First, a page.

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Authority, Authenticity, and the Epistemic Legacies of Cold War Area Studies

Some Reflections on Women's History and State Socialism in Eastern Europe

Kristen Ghodsee and Agnieszka Mrozik

conducted as well as internationally, where it is published and presented. In Poland, as mentioned above, conducting research on communism that goes beyond the totalitarian paradigm may result in not receiving funding (and rejection of the research project

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Editor's Introduction

Sharon A. Kowalsky

that privilege the “totalitarianparadigm while undermining “revisionist” perspectives, emphasizing the need to confront such prejudices to encourage the diversity of scholarly research necessary to recover the full spectrum of the Communist experience

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Book Reviews

Milena Kirova, Lex Heerma van Voss, Chiara Bonfiglioli, Noemi Stoichkova, Niya Neykova, Marija Bosančić, Zorana Simić, Daniela Koleva, Katarzyna Stańczak-Wiślicz, Raia Apostolova, Momchil Hristov, and Birgitta Bader-Zaar

forgetting the legacy of the communist project of women's emancipation and activism. This part of the book sheds light on aspects that have been ignored in previous historical publications of scholars working within the totalitarian paradigm, such as the role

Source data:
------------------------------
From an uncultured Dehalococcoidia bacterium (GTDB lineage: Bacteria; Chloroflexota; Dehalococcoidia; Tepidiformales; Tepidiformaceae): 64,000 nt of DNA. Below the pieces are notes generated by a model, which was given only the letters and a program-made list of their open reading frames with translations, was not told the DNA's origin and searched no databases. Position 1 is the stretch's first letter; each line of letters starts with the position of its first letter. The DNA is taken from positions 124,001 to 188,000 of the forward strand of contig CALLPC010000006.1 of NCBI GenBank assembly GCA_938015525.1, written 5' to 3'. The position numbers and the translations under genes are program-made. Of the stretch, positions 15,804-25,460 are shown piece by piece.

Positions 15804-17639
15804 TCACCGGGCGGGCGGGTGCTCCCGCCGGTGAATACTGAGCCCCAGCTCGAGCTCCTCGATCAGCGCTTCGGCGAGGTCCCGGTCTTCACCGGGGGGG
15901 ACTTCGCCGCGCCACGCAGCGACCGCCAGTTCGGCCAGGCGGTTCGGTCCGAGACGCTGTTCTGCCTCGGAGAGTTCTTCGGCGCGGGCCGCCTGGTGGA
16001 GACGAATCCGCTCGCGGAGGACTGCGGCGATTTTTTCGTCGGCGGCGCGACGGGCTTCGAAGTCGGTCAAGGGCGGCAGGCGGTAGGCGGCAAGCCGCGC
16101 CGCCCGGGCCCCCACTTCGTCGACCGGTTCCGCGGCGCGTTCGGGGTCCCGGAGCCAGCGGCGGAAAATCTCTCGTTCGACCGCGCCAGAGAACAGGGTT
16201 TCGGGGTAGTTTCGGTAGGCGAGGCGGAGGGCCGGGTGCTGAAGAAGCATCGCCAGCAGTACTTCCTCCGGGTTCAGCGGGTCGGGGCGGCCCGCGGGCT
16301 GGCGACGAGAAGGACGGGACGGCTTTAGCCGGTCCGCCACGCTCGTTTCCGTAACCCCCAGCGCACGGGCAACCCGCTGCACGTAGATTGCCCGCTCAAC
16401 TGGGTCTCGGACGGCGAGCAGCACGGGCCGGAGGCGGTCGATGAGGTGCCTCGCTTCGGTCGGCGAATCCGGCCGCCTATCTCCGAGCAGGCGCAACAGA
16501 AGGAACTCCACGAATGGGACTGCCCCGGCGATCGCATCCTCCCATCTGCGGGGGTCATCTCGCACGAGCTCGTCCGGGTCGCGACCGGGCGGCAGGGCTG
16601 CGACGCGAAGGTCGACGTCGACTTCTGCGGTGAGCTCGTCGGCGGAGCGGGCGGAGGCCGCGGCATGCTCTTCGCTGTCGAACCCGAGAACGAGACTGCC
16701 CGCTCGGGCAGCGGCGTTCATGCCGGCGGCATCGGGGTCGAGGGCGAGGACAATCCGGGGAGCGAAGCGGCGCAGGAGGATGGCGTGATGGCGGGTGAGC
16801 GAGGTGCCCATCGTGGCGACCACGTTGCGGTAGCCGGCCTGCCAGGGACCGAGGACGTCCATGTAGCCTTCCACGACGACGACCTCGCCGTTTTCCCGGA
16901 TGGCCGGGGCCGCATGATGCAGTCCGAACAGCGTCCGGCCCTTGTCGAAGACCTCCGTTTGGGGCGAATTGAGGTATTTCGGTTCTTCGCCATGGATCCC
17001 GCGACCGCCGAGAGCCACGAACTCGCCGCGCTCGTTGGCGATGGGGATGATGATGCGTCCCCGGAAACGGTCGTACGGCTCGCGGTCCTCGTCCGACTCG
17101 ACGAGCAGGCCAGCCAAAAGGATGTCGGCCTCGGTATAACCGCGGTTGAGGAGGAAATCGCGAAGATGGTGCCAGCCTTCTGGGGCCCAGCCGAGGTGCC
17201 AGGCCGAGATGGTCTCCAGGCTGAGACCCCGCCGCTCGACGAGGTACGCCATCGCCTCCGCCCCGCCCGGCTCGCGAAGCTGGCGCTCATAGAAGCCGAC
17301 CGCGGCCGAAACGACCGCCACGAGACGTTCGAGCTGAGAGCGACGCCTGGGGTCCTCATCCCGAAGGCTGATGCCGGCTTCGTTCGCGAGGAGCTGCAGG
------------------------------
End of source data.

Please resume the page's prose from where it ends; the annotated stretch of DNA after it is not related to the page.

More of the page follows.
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Book Reviews

Birgitta Bader-Zaar, Evguenia Davidova, Minja Bujaković, Milena Kirova, Malgorzata Fidelis, Stefano Petrungaro, Alexandra Talavar, Daniela Koleva, Rochelle Ruthchild, Vania Ivanova, Valentina Mitkova, Roxana L. Cazan, Sylwia Kuźma-Markowska, and Nadia Danova

brought to the forefront, especially in later chapters, including Roma and LGBTQ communities. While challenging the totalitarian paradigm, Feinberg shows that one of the best ways to understand communism is to examine it through the prism of modernity

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Book Reviews

Adriana Zaharijević, Kristen Ghodsee, Efi Kanner, Árpád von Klimó, Matthew Stibbe, Tatiana Zhurzhenko, Žarka Svirčev, Agata Ignaciuk, Sophia Kuhnle, Ana Miškovska Kajevska, Chiara Bonfiglioli, Marina Hughson, Sanja Petrović Todosijević, Enriketa Papa-Pandelejmoni, Stanislava Barać, Ayşe Durakbaşa, Selin Çağatay, and Agnieszka Mrozik

(if they are noticed at all) were just blind instruments in the hands of Mao and of the party: agents of patriarchy and/or coperpetrators of communist crimes (in the dominant totalitarian paradigm, every involvement in state socialism is considered

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Ten Years After

Communism and Feminism Revisited

Francisca de Haan, Kristen Ghodsee, Krassimira Daskalova, Magdalena Grabowska, Jasmina Lukić, Chiara Bonfiglioli, Raluca Maria Popa, and Alexandra Ghit

Soviet history has been rare. 4 In different postsocialist states, anticommunist scholarship drawing on the totalitarian paradigm was encouraged due to its capacity to legitimate neoliberal elites and policies. Historians working on state